I can be unusually cold too.

    Sing
     
  17. Athene

    Athene Never give up

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    Thank you so much for these ideas, Willow.
    I'll start experimenting a bit with washing detergents, and also try asking a few questions to see how he reacts. I think you could be onto something with the stiffness of newly laundered clothes too.

    Now I need to convince the doc to check his adrenal function, thyroid etc. I definitely think this is worth investigating, because he sleeps 16 hours out of 24 lately. That is very far from normal for a four year old.
     
  18. Mark

    Mark Acting CEO

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    OMG Athene, poor kid. I have exactly the same you describe for him, have to cut labels out, even the supposedly perfect organic washing powders cause irritation. I've had all that for 15 years; also my sense of temperature is a bit peculiar and sometimes erratic (like sweating for no reason). To have all that as a kid is horrible.

    I only use washing balls, I experiment with clothes, and work hard at pursuing the ones that are bearable; it's an expense. The important thing is to listen to him. Don't imagine (no matter what you are told) that 'putting up with it' will help him 'get used to it' and be good in the long term. The only way I've ever tackled or reduced the sensitivity over the years is through prolonged avoidance of triggers. It often doesn't make sense, it's maddening to try to figure out where the latest problem is coming from, but it's real and doesn't go away on its own, and it's totally disabling because when the irritation is constantly there, you can't do anything (and also my other symptoms begin to worsen while that's the case).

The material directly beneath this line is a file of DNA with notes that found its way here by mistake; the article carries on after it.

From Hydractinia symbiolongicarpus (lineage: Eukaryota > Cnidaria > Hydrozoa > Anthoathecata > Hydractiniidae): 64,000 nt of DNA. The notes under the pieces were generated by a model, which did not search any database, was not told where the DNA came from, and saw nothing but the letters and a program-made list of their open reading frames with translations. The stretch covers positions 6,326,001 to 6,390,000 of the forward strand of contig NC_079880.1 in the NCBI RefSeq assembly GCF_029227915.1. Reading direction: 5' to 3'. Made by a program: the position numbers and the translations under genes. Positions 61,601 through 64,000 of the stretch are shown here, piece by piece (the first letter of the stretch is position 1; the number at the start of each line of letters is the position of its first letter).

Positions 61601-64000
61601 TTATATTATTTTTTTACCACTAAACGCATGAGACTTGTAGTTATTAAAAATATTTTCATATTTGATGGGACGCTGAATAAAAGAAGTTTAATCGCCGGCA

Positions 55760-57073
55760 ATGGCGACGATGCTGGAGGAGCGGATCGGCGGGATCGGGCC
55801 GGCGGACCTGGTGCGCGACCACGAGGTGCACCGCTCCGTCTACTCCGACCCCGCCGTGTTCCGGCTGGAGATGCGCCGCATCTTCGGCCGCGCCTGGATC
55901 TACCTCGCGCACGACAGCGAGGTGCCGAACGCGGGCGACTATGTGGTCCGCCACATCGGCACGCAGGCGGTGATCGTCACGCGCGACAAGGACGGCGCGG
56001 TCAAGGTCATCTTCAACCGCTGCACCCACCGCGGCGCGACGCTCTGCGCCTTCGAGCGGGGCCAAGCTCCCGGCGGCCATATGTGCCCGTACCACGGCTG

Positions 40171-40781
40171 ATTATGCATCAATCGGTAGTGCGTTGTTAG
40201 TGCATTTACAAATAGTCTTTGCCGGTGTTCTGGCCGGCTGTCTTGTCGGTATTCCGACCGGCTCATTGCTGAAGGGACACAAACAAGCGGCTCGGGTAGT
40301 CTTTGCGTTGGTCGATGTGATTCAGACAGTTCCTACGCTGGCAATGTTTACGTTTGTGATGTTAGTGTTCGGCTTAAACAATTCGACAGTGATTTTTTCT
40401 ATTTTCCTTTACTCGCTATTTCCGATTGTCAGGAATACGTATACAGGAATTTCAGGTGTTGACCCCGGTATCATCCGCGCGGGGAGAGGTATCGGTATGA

I'd say, trust and believe what he's saying, lots of patience required, and search for solutions that work. And no washing powders or detergents are OK for me: I use a 'power ball' only and I find that the latest ones are actually very effective.

    Feel for you both in this situation.
     
  19. jewel

    jewel Senior Member

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    I may be just stating the obvious, and if so, my apologies. People have different backgrounds and experiences, so it is hard to know when something may be helpful. I am putting this here, rather than a PM, in case anyone else has a little one struggling with sensory issues...

    Another possibility, Athene, if you have access to this type of specialist, would be to consult with an occupational therapist with a sensory integration background. This, of course, is secondary to getting any medical evaluations for adrenal, thyroid, etc. The aim is to take a careful look at the sensory profile of the child and devise a set of exercises and activities (sensory diet) that help the child feel less out of kilter with the world, whether due to sensory avoiding or sensory seeking or a mixture of both. There is a look at all the sensory systems (visual, auditory, tactile, proprioceptive, vestibular, etc), and the typical way the child approaches and takes in information from each "channel" I hesitate to call this a treatment, in the sense that it is more likely needed longer term rather than for a few weeks or months, but it can be simple things that fit fairly easily into the child and parent's day.